In 1665, Johannes Vermeer dabbed the last drop of paint onto a canvas in his Dutch studio, completing his masterpiece “Girl With a Pearl Earring.”
On an April day 357 years later, Janine Strong slowed her bike to stop, paused her fitness app, and watched because the snaking line of her cycling route drew the form of Vermeer’s masterpiece over the streets of Brooklyn.
Ms. Strong creates what has come to be often called “GPS art” — a practice that uses the Global Positioning System mapping capabilities of recent phone apps like Strava to create digital drawings using an athlete’s route across the landscape.
As an alternative of biking on a straight path or in circles around a park, Ms. Strong plans her rides within the shapes of birthday cakes, stars, birds, lions — and the occasional Vermeer.
The hobby has grown with the widespread availability of satellite tracking to be used by unusual people, in fitness apps like Nike Run Club or MapMyRide. It is especially popular on Strava and also known as “Strava art.”
Strava art has existed since that app’s release in 2009, however it experienced a surge in use in the course of the pandemic. In accordance with Michael Joseph, a senior communications manager at the corporate, greater than three billion activities have been uploaded to Strava for the reason that starting of 2020.
To finish her digital vision of “Girl With a Pearl Earring,” Ms. Strong biked almost 50 miles around southern Brooklyn, fastidiously checking Strava to ensure each turn, circle, and straightaway was achieving the enduring earring and head covering of Vermeer’s original.
“I at all times have a giant smile on my face when it really works out and I upload it and it’s done,” she said. “It’s a really satisfying feeling.”
The thought has been around since before widespread use of smartphones for fitness. In 2003, The Recent York Times Magazine “12 months in Ideas” issue told of how Jeremy Wood and Hugh Pryor used Garmin GPS devices that looked like walkie-talkies to trace routes resembling butterflies and fish on walks through the English countryside.
“It’s not only walking; you’ve got to be this device,” Mr. Pryor said in a recent interview. “People at all times wonder what you’re doing.”
Mr. Wood said he got the concept for GPS art while he was using a GPS tracker on a flight and the plane flew in a holding pattern above Heathrow Airport. He was captivated by the pattern appearing on his Garmin.
“It formed this most beautiful oval shape, and it was higher than I could draw by hand,” Mr. Wood said. “That’s after I made a connection: You can use one’s movements to make marks in space.”
Mr. Pryor, a classmate of Mr. Wood’s, needed to develop software to get the GPS points off the Garmin and onto a pc, turning the info into drawings. Within the years since, technology has advanced enough to create visual maps in real time using a phone or smart watch.
Steve Lloyd, Strava’s chief product and technology officer, said in an email that increased usage of GPS devices has resulted in additional detailed maps, which has improved the standard and complexity of the art.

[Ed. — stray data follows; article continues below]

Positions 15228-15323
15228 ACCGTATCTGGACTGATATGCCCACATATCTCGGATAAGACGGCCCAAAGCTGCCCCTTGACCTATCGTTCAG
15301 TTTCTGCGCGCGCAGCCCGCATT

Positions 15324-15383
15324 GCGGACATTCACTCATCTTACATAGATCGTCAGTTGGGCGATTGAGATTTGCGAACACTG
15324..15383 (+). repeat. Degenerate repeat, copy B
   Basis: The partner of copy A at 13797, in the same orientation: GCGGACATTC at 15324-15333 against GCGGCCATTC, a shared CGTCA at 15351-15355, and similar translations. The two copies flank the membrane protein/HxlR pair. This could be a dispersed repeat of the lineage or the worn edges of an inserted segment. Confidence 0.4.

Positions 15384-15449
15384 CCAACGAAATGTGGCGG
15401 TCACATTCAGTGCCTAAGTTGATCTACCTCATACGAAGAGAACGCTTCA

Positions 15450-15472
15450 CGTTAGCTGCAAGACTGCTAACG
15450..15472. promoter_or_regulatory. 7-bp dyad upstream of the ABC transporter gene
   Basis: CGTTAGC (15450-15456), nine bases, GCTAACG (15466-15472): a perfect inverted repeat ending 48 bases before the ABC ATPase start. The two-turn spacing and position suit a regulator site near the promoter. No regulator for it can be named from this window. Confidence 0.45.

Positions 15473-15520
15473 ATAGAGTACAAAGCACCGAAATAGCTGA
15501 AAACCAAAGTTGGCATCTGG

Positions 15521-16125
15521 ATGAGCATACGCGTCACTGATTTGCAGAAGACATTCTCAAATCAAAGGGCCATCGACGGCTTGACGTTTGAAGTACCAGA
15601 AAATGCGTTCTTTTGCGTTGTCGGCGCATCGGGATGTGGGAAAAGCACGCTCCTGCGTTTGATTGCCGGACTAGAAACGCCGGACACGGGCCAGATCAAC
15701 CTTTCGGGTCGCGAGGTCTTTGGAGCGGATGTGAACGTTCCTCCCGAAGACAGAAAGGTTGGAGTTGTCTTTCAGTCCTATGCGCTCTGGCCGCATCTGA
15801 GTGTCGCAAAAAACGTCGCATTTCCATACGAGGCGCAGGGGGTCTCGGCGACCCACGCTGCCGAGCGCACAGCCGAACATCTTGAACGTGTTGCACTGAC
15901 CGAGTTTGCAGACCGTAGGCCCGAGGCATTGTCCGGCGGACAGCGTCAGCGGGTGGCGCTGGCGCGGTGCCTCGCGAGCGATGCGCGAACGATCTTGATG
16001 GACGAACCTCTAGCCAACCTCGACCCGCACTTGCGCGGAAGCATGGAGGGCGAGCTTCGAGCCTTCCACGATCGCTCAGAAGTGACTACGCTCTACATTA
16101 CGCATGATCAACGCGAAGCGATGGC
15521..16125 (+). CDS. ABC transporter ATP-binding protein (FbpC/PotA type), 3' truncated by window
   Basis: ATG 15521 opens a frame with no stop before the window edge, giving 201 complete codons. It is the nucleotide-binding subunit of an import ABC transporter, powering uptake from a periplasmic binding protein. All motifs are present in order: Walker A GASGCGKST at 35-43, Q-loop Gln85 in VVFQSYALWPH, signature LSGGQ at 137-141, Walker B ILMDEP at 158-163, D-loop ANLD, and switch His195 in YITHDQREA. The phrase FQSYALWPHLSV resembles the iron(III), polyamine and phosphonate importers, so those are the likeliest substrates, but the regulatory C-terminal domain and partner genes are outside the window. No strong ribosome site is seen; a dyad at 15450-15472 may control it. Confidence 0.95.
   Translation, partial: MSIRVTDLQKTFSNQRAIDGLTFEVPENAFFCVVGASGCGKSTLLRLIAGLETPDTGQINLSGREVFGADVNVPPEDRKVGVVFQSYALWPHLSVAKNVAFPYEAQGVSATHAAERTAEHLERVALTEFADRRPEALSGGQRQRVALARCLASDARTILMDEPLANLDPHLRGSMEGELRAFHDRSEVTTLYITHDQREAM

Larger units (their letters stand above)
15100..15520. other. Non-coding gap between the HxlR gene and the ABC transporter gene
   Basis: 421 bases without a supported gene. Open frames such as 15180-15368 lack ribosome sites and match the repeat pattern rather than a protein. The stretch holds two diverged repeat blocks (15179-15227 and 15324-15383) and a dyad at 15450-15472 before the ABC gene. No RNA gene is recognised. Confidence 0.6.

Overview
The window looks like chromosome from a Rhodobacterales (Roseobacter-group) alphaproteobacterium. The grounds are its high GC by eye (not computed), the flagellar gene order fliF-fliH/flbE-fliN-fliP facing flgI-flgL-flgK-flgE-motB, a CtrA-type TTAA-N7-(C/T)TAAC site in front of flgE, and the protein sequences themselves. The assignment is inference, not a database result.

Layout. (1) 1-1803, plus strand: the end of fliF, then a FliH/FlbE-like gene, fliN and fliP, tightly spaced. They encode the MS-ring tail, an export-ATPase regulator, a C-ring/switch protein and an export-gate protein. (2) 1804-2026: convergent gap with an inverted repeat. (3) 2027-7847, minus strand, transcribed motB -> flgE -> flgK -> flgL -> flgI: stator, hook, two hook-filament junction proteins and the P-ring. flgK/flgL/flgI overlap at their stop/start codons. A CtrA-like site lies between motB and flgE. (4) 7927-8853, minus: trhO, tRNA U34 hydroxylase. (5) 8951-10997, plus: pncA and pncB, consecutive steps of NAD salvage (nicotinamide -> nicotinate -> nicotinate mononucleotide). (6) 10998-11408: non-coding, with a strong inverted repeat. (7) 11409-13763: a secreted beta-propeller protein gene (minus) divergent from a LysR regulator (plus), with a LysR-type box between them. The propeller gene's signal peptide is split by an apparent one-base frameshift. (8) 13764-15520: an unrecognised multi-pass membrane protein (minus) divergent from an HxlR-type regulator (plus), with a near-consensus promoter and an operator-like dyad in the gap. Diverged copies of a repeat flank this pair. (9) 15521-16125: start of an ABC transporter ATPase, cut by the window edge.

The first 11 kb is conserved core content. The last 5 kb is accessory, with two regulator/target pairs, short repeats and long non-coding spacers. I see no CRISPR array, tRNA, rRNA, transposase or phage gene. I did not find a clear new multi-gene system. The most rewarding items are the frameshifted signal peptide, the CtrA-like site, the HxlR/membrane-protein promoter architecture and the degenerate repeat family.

The practice has spread from the fields of Oxfordshire in England to the sand dunes of Rio Grande do Norte in Brazil. Gustavo Lyra has run around Rio Grande within the image of John Lennon’s face and spent almost nine hours running a route for his daughter’s fifth birthday. It was a picture of Elsa from Disney’s “Frozen.”
“I get bored running on the identical path in the identical streets,” Mr. Lyra said via Instagram, where he posts maps of his runs.
Gene Lu, who lives in Recent Jersey, began creating GPS art when he became a fan of the “Game of Thrones” TV series in 2013. He ran the form of the family crests from this system, often called “sigils.” Mr. Lu said that connecting his runs to a favourite TV show gave him more reasons to hit the pavement.
“It makes running so much easier,” he said.
Lenny Maughan, who refers to himself as a “human Etch A Sketch,” also started off making map art tied to popular culture. Leonard Nimoy — Mr. Spock in the unique “Star Trek” — had just died in 2015, and Mr. Maughan decided to pay him tribute.
“I believed perhaps a hand would work, that it could align with the streets, especially the grid pattern of streets here in San Francisco,” Mr. Maughan said. “So I believed, OK, I’m going to do the Vulcan salute.”
The art form even has its own Guinness World Records categories. The Guardian profiled a pair who accomplished a 4,500-mile bike ride across Europe (while blogging the journey) that resulted in a 600-mile-wide GPS drawing of a bicycle — the most important such drawing on record, in accordance with The Guardian.
Each creator uses a rather different process. Mr. Lu prints out physical maps and sketches his planned route on them. Mr. Maughan uses Photoshop to place his onto a map, after which transfers the file to his Kindle, which he refers to while running.
Ms. Strong said she is going to see if the lines of a map encourage something. For instance, on a visit to Cape Cod she noticed certain streets formed the form of a shark tail, and took it from there.
The artists have one major obstacle: cemeteries. Some graveyards have rules against running and biking that may’t at all times be foreseen. Each Mr. Lu and Ms. Strong almost had ambitious projects stymied by such rules. He found a sympathetic groundskeeper who allowed him to finish his run. She had to desert her bike and complete her image on foot.
For Mr. Lu, the unexpected is a component of the sweetness.
“The crazy thing is that you just kind of don’t know where the map takes you; you only go along with it,” Mr. Lu said. “I at all times find yourself with what I’m on the lookout for.”